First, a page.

Eye Health Q&A With Laser Eye Surgeon Professor Dan Reinstein – Part 1

This is the first of a 3-part Q&A session with Professor Dan Reinstein, about the importance of looking after your eyes.

In your opinion, do people generally take good care of their eyes?

“Unfortunately, a significant proportion of the public are not careful enough about looking after their eyes – a recent poll by ICM showed that 28% of adults are not having their eyes examined within this recommended two year timeframe. This is quite frightening, given that some eye conditions progress without the person knowing – in fact, World Health Organisation figures indicate that around 50% of people with early glaucoma are unaware that they have it!”

So why is it so important to take care of your eyes? Are there certain conditions that are preventable?

“The most important examples of eye conditions we can project against are cataracts, age-related macular degeneration (AMD), and glaucoma. While it’s not possible to completely avoid these conditions, there are steps that anyone can take to reduce their risk of developing sight loss. With cataracts, one of my top tips would be to ensure that you use sunglasses to block UV rays as much as possible. There’s a misconception that the most expensive designer sunglasses will be the safest, but really the most important thing is to ensure is that your sunglasses offer the CE Marked label for UV protection.

Smoking is probably the biggest risk factor that can be changed for the prevention of macular degeneration. It may also help with the prevention of the progression of cataracts. While we all know that smoking can make your eyes dry and irritated, the most serious risk is the onset of AMD, which can cause significant loss of the central vision; a 2013 report by the College of Optometrists and the Royal College of Ophthalmologists stated that smokers are more than three times more likely to develop AMD than non-smokers.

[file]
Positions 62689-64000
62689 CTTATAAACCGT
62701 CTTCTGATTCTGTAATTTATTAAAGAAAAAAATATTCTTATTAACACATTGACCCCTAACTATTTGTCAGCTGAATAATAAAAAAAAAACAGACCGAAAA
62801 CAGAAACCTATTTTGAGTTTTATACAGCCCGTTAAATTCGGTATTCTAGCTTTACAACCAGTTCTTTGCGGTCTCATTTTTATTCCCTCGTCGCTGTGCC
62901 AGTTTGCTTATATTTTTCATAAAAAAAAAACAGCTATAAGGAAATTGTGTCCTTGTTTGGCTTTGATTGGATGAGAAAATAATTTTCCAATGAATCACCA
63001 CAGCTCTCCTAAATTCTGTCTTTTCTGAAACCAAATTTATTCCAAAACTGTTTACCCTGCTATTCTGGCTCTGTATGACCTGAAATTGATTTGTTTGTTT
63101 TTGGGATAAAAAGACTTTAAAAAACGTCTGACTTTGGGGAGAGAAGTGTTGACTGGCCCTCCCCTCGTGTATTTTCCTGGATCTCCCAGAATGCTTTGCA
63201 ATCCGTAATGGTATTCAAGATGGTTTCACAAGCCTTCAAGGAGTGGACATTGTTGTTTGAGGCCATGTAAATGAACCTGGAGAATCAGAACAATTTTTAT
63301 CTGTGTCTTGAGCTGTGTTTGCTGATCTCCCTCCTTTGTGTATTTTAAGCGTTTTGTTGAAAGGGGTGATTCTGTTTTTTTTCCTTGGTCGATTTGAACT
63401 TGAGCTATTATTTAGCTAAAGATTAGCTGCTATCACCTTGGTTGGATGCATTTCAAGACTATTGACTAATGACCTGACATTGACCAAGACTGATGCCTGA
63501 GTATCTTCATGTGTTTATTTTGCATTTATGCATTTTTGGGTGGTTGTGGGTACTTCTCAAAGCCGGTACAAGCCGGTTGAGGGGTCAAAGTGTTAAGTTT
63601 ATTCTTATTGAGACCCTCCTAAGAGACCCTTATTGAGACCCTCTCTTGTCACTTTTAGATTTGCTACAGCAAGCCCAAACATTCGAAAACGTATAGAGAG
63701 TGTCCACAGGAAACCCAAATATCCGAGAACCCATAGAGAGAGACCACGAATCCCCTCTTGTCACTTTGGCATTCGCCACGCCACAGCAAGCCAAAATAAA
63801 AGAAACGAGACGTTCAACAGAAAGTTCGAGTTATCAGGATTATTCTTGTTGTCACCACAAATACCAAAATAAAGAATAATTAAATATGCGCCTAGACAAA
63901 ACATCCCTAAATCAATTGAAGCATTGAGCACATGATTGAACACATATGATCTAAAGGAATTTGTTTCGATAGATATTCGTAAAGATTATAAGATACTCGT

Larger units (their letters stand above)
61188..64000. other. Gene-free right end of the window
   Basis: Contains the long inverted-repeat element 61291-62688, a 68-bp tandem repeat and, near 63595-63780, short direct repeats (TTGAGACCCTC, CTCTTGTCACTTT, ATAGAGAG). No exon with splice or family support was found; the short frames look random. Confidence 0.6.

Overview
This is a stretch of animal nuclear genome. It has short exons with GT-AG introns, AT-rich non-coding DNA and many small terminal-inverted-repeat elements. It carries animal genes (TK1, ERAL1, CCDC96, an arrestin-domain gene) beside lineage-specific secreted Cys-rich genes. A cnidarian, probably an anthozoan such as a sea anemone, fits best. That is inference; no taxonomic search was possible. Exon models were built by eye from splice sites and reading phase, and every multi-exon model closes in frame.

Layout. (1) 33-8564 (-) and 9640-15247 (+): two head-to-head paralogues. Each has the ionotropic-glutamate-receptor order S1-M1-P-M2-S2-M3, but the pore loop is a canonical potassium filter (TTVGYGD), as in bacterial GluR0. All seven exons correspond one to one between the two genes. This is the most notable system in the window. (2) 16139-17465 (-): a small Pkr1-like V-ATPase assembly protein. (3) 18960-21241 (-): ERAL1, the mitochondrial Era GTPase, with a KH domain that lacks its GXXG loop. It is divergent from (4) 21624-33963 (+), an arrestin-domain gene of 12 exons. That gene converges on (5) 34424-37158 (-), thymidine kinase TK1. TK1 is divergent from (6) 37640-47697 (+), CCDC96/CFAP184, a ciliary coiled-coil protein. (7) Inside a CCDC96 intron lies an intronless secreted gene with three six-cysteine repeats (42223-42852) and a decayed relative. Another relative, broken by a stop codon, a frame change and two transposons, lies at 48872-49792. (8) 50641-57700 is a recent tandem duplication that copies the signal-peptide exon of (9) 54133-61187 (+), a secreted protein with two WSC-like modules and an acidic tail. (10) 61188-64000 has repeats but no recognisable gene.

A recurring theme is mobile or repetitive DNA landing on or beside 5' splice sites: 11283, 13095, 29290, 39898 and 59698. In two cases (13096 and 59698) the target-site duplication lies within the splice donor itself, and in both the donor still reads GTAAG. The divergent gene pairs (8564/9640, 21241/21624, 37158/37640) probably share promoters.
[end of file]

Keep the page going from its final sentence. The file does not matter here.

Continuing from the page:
Open-angle glaucoma (the most common type of glaucoma) often presents with no symptoms at all, and vision is usually lost from the periphery first – so may not be initially noticeable. Glaucoma is treatable, but visual damage that has already occurred cannot be repaired – which is why regular eye examinations, allowing early diagnosis, are so important. According to the World Health Organisation glaucoma is the currently the biggest cause of blindness worldwide; approximately 7 million people are blind from glaucoma – which is why it is known as ‘the silent thief of sight’. More than half the glaucoma in the UK goes undetected until it is too late to prevent damage to the vision.”

What is your top tip for people to improve their eye health?

“The main thing I’d like to get across is the importance of having regular eye examinations – even if you don’t think you have any eye problems. Everyone should be having their eyes tested at least once every two years. There are several serious eye conditions – such as glaucoma and retinal holes and tears – which often have no symptoms at all, so the importance of early detection cannot be overstated. It is also important that the eyes are dilated to examine the retina thoroughly, in a full eye examination.”